Germany, Weimar Republic and the Third Reich

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Summary

Germany (; ), officially the Federal Republic of Germany (, ), is a federal parliamentary republic in western-central Europe consisting of 16 constituent states, which retain limited sovereignty. Its capital city and largest city is Berlin. Germany covers an area of and has a largely temperate seasonal climate. With 80.6 million inhabitants, it is the most populous member state in the European Union. Germany is a major economic and political power of the European continent and a historic leader in many cultural, theoretical and technical fields.

Details

At the beginning of the German Revolution in November 1918, Germany was declared a republic. However, the struggle for power continued, with radical-left Communists seizing power in Bavaria. The revolution came to an end on 11 August 1919, when the democratic Weimar Constitution was signed by President Friedrich Ebert. After a tumultuous period seeing the occupation of the Ruhr by Belgian and French troops and the rise of inflation culminating in the hyperinflation of 1922-23, a debt restructuring plan (the Dawes Plan) and the creation of a new currency in 1924 ushered in the Golden Twenties, an era of increasing national confidence, artistic innovation, liberal cultural life and economic prosperity. This ended with the Great Depression of 1929.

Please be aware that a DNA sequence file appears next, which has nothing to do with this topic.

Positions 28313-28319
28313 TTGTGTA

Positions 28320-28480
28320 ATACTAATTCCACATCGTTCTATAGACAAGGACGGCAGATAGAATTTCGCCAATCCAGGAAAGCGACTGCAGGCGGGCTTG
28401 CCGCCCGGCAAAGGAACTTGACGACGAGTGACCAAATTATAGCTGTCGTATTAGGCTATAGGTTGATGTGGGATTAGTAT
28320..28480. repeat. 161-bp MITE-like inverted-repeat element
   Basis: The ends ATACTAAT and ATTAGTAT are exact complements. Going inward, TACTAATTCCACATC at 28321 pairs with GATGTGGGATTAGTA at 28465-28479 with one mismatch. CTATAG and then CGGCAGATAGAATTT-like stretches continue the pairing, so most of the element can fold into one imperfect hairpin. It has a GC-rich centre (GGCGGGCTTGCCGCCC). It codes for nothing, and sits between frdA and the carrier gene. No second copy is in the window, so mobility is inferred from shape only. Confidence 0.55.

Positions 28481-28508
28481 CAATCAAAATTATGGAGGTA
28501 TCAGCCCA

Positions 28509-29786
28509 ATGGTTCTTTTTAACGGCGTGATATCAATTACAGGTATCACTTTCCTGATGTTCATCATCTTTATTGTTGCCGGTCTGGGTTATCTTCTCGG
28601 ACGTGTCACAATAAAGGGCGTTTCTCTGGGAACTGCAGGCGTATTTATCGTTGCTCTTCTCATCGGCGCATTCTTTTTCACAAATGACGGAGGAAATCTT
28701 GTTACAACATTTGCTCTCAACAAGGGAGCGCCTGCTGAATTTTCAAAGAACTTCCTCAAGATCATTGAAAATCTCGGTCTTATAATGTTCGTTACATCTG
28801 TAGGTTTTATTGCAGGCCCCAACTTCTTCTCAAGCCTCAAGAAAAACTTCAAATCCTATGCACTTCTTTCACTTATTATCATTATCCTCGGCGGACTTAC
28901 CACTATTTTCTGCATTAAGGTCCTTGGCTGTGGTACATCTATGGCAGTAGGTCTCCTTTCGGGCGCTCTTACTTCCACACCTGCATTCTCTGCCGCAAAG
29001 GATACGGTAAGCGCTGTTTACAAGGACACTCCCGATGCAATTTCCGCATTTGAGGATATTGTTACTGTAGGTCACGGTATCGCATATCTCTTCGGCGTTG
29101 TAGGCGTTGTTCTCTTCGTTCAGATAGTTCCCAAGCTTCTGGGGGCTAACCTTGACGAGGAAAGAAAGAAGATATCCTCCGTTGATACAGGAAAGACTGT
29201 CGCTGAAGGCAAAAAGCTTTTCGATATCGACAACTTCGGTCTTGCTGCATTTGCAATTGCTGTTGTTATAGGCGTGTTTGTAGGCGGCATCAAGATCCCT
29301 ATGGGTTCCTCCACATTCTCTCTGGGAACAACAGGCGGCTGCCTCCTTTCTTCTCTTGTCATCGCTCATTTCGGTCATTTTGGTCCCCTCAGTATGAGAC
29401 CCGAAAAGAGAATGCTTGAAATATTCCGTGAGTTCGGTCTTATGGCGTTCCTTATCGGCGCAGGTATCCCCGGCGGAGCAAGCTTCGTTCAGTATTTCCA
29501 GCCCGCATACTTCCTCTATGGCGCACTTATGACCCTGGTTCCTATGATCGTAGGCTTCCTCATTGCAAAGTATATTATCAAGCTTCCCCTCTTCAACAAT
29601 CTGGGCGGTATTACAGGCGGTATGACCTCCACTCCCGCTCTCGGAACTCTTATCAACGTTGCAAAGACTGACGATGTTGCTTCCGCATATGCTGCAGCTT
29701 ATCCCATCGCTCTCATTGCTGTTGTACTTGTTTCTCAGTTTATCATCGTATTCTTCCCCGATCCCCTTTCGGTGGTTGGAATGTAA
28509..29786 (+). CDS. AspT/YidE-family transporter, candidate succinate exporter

In September 1930 the Nazi Party won just under 18% of the votes in the federal election of 1930. Forming a coalition government proved impossible and Chancellor Heinrich Brüning's government asked President Paul von Hindenburg to grant him Article 48 powers so that he could enact emergency policies without parliamentary approval. Hindenburg approved the request and Brüning's government pursued a policy of fiscal austerity and deflation which caused higher unemployment and left Germans, especially the unemployed, with fewer social services.

By 1932 nearly 30% of Germany's workforce was unemployedThe Holocaust Chronicle PROLOGUE: Roots of the HolocaustCopyright: Attribute—Share Alike

External Links

  • WikipediaGermany profilewww.deutschland.deDeutsche WelleGermanyFacts about GermanyDestatis.de

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